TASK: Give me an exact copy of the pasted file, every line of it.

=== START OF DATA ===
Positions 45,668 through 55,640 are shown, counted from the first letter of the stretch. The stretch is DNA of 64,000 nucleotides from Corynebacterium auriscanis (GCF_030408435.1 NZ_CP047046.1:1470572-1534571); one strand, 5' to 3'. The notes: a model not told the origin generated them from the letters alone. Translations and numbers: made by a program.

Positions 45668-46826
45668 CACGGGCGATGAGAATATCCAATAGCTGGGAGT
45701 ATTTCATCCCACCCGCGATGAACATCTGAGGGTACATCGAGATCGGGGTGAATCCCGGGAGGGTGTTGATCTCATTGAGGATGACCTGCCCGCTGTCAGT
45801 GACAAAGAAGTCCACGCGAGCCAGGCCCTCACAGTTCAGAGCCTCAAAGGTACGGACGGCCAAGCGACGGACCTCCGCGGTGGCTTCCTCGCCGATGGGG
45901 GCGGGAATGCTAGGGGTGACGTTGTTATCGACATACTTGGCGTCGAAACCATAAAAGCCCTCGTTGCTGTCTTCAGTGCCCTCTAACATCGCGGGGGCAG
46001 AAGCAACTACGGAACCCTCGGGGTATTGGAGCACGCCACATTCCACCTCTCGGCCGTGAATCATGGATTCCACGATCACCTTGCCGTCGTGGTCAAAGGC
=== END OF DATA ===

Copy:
Positions 45,668 through 55,640 are shown, counted from the first letter of the stretch. The stretch is DNA of 64,000 nucleotides from Corynebacterium auriscanis (GCF_030408435.1 NZ_CP047046.1:1470572-1534571); one strand, 5' to 3'. The notes: a model not told the origin generated them from the letters alone. Translations and numbers: made by a program.

Positions 45668-46826
45668 CACGGGCGATGAGAATATCCAATAGCTGGGAGT
45701 ATTTCATCCCACCCGCGATGAACATCTGAGGGTACATCGAGATCGGGGTGAATCCCGGGAGGGTGTTGATCTCATTGAGGATGACCTGCCCGCTGTCAGT
45801 GACAAAGAAGTCCACGCGAGCCAGGCCCTCACAGTTCAGAGCCTCAAAGGTACGGACGGCCAAGCGACGGACCTCCGCGGTGGCTTCCTCGCCGATGGGG
45901 GCGGGAATGCTAGGGGTGACGTTGTTATCGACATACTTGGCGTCGAAACCATAAAAGCCCTCGTTGCTGTCTTCAGTGCCCTCTAACATCGCGGGGGCAG
46001 AAGCAACTACGGAACCCTCGGGGTATTGGAGCACGCCACATTCCACCTCTCGGCCGTGAATCATGGATTCCACGATCACCTTGCCGTCGTGGTCAAAGGC